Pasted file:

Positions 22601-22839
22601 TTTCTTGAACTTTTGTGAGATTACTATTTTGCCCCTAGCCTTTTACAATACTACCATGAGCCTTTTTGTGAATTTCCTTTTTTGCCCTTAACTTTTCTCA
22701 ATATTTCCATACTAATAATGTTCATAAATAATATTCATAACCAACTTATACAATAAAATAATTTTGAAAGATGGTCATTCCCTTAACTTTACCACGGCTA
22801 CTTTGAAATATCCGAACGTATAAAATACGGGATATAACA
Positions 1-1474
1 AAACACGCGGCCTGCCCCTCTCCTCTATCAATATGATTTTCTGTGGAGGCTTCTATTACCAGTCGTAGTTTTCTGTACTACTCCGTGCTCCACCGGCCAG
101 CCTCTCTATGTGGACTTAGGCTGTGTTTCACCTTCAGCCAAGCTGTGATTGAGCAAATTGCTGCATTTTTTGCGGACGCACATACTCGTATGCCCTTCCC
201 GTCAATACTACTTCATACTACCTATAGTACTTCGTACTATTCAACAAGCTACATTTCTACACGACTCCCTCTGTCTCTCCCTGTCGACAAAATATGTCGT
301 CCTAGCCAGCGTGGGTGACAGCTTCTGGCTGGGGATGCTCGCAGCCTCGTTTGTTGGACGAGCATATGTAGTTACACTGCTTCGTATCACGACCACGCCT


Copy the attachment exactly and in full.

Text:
Positions 22601-22839
22601 TTTCTTGAACTTTTGTGAGATTACTATTTTGCCCCTAGCCTTTTACAATACTACCATGAGCCTTTTTGTGAATTTCCTTTTTTGCCCTTAACTTTTCTCA
22701 ATATTTCCATACTAATAATGTTCATAAATAATATTCATAACCAACTTATACAATAAAATAATTTTGAAAGATGGTCATTCCCTTAACTTTACCACGGCTA
22801 CTTTGAAATATCCGAACGTATAAAATACGGGATATAACA
Positions 1-1474
1 AAACACGCGGCCTGCCCCTCTCCTCTATCAATATGATTTTCTGTGGAGGCTTCTATTACCAGTCGTAGTTTTCTGTACTACTCCGTGCTCCACCGGCCAG
101 CCTCTCTATGTGGACTTAGGCTGTGTTTCACCTTCAGCCAAGCTGTGATTGAGCAAATTGCTGCATTTTTTGCGGACGCACATACTCGTATGCCCTTCCC
201 GTCAATACTACTTCATACTACCTATAGTACTTCGTACTATTCAACAAGCTACATTTCTACACGACTCCCTCTGTCTCTCCCTGTCGACAAAATATGTCGT
301 CCTAGCCAGCGTGGGTGACAGCTTCTGGCTGGGGATGCTCGCAGCCTCGTTTGTTGGACGAGCATATGTAGTTACACTGCTTCGTATCACGACCACGCCT